Like other potassium-conserving diuretic combinations, Amiloride and Hydrochlorothiazide may cause hyperkalemia (serum potassium levels greater than 5.5 mEq per liter). In patients without renal impairment or diabetes mellitus, the risk of hyperkalemia with this combination product is about 1 to 2 percent. This risk is higher in patients with renal impairment or diabetes mellitus (even without recognized diabetic nephropathy). Since hyperkalemia, if uncorrected, is potentially fatal, it is essential to monitor serum potassium levels carefully in any patient receiving amiloride hydrochloride and hydrochlorothiazide, particularly when it is first introduced, at the time of dosage adjustments, and during any illness that could affect renal function.

The risk of hyperkalemia may be increased when potassium-conserving agents, including amiloride hydrochloride and hydrochlorothiazide, are administered concomitantly with an angiotensin-converting enzyme inhibitor, cylosporine or tacrolimus (see PRECAUTIONS, Drug Interactions). Warning signs or symptoms of hyperkalemia include paresthesias, muscular weakness, fatigue, flaccid paralysis of the extremities, bradycardia, shock, and ECG abnormalities. Monitoring of the serum potassium level is essential because mild hyperkalemia is not usually associated with an abnormal ECG.

When abnormal, the ECG in hyperkalemia is characterized primarily by tall, peaked T waves or elevations from previous tracings. There may also be lowering of the R wave and increased depth of the S wave, widening and even disappearance of the P wave, progressive widening of the QRS complex, prolongation of the PR interval, and ST depression.

Treatment of Hyperkalemia

If hyperkalemia occurs in patients taking Amiloride and Hydrochlorothiazide, the drug should be discontinued immediately. If the serum potassium level exceeds 6.5 mEq per liter, active measures should be taken to reduce it. Such measures include the intravenous administration of sodium bicarbonate solution or oral or parenteral glucose with a rapid-acting insulin preparation. If needed, a cation exchange resin such as sodium polystyrene sulfonate may be given orally or by enema. Patients with persistent hyperkalemia may require dialysis.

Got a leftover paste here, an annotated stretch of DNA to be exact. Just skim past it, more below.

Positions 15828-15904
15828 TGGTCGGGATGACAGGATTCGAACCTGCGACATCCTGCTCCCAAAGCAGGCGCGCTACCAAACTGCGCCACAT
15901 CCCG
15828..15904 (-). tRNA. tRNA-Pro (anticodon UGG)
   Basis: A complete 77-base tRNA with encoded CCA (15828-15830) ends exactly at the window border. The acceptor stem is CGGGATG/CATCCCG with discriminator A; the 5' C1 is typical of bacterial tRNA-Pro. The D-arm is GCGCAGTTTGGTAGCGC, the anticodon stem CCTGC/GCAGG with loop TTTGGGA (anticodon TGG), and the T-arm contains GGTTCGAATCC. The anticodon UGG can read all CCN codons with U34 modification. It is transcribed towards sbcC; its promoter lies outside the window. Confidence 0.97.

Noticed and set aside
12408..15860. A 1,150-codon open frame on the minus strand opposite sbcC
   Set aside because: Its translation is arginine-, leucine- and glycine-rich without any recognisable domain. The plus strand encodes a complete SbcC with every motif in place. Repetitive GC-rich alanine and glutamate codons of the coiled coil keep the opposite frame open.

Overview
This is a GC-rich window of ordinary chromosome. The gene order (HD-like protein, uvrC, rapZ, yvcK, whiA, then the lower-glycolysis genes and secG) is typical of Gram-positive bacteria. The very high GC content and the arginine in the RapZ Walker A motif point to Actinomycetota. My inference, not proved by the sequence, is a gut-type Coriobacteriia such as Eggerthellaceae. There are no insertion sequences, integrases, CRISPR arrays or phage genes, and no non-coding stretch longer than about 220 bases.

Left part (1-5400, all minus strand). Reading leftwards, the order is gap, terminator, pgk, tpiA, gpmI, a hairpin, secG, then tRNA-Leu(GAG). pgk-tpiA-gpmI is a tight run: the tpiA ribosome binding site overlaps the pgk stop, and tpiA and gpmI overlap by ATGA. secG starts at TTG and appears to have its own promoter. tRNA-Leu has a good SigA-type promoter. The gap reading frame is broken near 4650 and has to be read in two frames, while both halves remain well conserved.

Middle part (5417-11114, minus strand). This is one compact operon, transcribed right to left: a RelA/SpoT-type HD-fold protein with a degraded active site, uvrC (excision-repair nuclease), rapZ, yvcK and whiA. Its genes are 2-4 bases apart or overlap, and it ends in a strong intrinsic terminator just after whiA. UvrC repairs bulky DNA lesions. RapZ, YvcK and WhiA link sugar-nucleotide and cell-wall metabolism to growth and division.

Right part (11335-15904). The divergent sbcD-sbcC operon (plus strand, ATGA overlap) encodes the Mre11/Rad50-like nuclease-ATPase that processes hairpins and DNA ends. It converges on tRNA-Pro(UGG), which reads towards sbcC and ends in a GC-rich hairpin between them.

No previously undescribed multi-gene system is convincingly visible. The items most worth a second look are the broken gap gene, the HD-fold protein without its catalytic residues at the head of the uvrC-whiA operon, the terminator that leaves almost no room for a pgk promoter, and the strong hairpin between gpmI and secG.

Diabetes Mellitus

In diabetic patients, hyperkalemia has been reported with the use of all potassium-conserving diuretics, including amiloride HCl, even in patients without evidence of diabetic nephropathy. Therefore, Amiloride and Hydrochlorothiazide should be avoided, if possible, in diabetic patients and, if it is used, serum electrolytes and renal function must be monitored frequently.

Amiloride and Hydrochlorothiazide should be discontinued at least three days before glucose tolerance testing.

Metabolic or Respiratory Acidosis

Antikaliuretic therapy should be instituted only with caution in severely ill patients in whom respiratory or metabolic acidosis may occur, such as patients with cardiopulmonary disease or poorly controlled diabetes. If Amiloride and Hydrochlorothiazide is given to these patients, frequent monitoring of acid-base balance is necessary. Shifts in acid-base balance alter the ratio of extracellular/intracellular potassium, and the development of acidosis may be associated with rapid increases in serum potassium levels.

How is Amiloride and Hydrochlorothiazide Supplied

Amiloride Hydrochloride and Hydrochlorothiazide Tablets USP are available as:

5 mg/50 mg:

Light yellow, round, scored, biconvex tablet. Debossed with 555 over 483 on the scored side and stylized barr on the other side. Each tablet contains 5 mg of anhydrous amiloride HCl and 50 mg of hydrochlorothiazide.

100 Tablets NDC 0555-0483-02

1000 Tablets NDC 0555-0483-05

Dispense in a tight, light-resistant container as defined in the USP, with a child-resistant closure (as required).

Store at 20º to 25ºC (68º to 77ºF) [See USP Controlled Room Temperature].



North Wales, PA 19454

Rev. A 3/2016

Pharmacologic Category

  • Antihypertensive
  • Diuretic, Combination


Oral: Administer with food.

  • High Blood Pressure (Hypertension) Medications